Introduction: Prolonged oxygen therapy in preterm infants often leads to cognitive impairment. Hyperoxia leads to excess free radical production with subsequent neuroinflammation, astrogliosis, microgliosis and apoptosis. We hypothesized that Galantamine, an acetyl choline esterase inhibitor and an FDA approved treatment of Alzheimer’s disease, will reduce hyperoxic brain injury in neonatal mice and will improve learning and memory. Methods: Mouse pups at postnatal day 1 (P1) were placed in a hyperoxia chamber (FiO2 95%) for 7 days. Pups were injected IP daily with Galantamine (5 mg/kg/dose) or saline for 7 days. Results: Hyperoxia caused significant neurodegeneration in cholinergic nuclei of the basal forebrain cholinergic system (BFCS), laterodorsal tegmental (LDT) nucleus and nucleus ambiguus (NA). Galantamine ameliorated this neuronal loss. Treated hyperoxic group showed a significant increase of choline acetyl transferase (ChAT) expression and a decrease of acetyl choline esterase activity, thus increasing acetyl choline levels in hyperoxia environment. Hyperoxia increased pro-inflammatory cytokines namely IL -1β, IL-6 and TNF α, HMGB1, NF-κB activation. Galantamine showed its potent anti- inflammatory effect, by blunting cytokines surges among treated group. Treatment with Galantamine increased myelination while reducing apoptosis, microgliosis, astrogliosis and ROS production. Long term neurobehavioral outcomes at P60 showed improved locomotor activity, coordination, learning and memory, along with increased hippocampal volumes on MRI with Galantamine treated versus non treated hyperoxia group. Conclusion: Together our findings suggest a potential therapeutic role for Galantamine in attenuating hyperoxia-induced brain injury.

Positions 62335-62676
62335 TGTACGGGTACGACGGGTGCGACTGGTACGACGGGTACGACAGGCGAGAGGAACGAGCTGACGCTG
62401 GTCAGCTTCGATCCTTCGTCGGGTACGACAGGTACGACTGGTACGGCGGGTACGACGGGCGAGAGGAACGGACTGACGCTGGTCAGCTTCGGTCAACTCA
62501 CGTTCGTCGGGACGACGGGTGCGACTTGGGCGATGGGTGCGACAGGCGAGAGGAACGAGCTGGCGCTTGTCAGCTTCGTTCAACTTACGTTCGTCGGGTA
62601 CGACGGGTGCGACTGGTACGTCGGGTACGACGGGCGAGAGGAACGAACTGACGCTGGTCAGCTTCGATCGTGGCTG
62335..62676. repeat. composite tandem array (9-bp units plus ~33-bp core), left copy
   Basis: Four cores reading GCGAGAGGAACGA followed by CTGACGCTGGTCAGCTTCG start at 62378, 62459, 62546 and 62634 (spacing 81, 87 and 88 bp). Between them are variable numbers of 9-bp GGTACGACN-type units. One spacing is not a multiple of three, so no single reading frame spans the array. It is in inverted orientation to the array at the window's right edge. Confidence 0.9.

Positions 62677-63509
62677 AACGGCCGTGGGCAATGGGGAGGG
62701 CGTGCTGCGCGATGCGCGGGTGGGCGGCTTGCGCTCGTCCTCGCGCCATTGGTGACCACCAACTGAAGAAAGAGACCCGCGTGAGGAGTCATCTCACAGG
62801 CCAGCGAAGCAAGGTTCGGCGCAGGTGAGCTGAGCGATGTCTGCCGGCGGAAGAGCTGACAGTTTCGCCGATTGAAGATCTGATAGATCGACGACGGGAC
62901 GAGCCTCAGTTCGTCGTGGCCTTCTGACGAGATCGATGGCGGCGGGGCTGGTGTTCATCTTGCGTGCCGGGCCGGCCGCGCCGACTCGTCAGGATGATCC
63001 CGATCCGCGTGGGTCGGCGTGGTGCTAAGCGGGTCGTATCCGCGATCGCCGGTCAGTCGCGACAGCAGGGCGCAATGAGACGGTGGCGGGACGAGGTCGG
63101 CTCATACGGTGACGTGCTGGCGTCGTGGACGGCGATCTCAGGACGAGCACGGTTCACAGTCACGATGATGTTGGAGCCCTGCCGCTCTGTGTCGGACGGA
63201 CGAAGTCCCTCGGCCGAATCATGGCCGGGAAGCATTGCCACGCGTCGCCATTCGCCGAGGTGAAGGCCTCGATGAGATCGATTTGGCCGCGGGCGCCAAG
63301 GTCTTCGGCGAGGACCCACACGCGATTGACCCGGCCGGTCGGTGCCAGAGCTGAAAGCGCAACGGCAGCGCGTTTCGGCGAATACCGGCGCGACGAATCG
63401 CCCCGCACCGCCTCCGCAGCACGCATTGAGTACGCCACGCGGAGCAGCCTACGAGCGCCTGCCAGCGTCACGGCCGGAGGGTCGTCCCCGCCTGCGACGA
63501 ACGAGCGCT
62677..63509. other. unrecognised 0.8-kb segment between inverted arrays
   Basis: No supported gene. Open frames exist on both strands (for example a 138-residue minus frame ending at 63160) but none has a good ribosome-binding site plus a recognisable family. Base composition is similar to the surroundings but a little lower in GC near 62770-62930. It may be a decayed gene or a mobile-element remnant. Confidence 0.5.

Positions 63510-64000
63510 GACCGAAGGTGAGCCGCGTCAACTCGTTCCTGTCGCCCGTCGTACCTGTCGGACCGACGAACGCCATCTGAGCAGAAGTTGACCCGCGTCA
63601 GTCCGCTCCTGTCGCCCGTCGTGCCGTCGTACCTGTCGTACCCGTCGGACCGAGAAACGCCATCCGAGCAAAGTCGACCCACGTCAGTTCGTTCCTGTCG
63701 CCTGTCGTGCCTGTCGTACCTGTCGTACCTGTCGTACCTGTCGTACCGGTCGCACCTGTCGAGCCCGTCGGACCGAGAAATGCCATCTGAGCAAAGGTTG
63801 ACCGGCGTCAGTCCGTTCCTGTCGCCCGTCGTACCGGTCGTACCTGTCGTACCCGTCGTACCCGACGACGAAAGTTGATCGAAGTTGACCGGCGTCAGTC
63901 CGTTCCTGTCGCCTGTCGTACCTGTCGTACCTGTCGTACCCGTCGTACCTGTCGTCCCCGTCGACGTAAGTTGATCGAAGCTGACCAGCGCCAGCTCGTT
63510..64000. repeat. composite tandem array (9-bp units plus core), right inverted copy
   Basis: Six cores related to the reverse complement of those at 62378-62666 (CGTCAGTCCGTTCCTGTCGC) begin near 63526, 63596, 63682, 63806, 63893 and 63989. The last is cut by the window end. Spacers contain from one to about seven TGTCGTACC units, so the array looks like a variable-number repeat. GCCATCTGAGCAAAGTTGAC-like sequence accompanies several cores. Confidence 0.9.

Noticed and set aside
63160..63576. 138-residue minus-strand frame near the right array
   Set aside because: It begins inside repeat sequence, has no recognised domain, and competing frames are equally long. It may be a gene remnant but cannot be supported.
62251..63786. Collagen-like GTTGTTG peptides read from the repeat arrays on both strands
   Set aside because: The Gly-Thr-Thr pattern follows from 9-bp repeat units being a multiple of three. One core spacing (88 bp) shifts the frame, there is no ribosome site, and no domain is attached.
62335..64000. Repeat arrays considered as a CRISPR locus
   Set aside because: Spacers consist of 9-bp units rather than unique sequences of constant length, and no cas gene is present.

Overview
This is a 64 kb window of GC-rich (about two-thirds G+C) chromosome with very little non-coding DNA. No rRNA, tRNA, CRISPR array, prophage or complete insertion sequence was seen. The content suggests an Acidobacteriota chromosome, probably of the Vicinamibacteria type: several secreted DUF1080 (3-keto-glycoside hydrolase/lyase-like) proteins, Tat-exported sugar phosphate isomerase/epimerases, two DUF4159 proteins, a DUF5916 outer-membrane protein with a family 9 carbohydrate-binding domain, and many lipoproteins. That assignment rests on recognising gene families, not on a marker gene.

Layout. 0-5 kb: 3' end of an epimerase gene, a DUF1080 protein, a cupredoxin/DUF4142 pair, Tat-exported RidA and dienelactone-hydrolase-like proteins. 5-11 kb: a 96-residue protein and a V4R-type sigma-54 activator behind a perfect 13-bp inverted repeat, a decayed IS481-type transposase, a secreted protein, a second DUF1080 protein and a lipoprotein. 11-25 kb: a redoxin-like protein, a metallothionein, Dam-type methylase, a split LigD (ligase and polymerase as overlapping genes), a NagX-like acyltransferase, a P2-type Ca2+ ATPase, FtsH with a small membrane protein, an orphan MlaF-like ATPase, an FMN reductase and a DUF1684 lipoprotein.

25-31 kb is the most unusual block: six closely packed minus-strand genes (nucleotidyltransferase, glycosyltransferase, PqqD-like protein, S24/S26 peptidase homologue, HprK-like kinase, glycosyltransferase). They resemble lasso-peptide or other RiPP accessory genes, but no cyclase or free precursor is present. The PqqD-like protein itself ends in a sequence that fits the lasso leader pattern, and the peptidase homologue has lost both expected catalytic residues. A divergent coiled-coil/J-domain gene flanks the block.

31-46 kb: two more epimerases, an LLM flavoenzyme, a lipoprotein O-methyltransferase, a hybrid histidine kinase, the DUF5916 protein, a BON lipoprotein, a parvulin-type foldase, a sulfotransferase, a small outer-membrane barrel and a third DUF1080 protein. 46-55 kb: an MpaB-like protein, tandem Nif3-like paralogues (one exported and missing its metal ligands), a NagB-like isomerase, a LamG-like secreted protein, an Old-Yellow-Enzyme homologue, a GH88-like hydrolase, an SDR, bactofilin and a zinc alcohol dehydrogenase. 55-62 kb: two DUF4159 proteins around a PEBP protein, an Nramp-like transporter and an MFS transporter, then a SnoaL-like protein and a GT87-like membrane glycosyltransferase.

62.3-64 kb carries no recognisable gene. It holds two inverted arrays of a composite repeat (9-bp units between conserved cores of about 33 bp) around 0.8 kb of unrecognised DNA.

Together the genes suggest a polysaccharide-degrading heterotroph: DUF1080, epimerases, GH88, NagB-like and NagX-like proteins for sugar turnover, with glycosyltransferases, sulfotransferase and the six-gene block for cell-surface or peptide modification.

- acetylcholine esterase inhibitor
- hyperoxia induced brain injury
- reactive oxygen species
ASJC Scopus subject areas
- General Neuroscience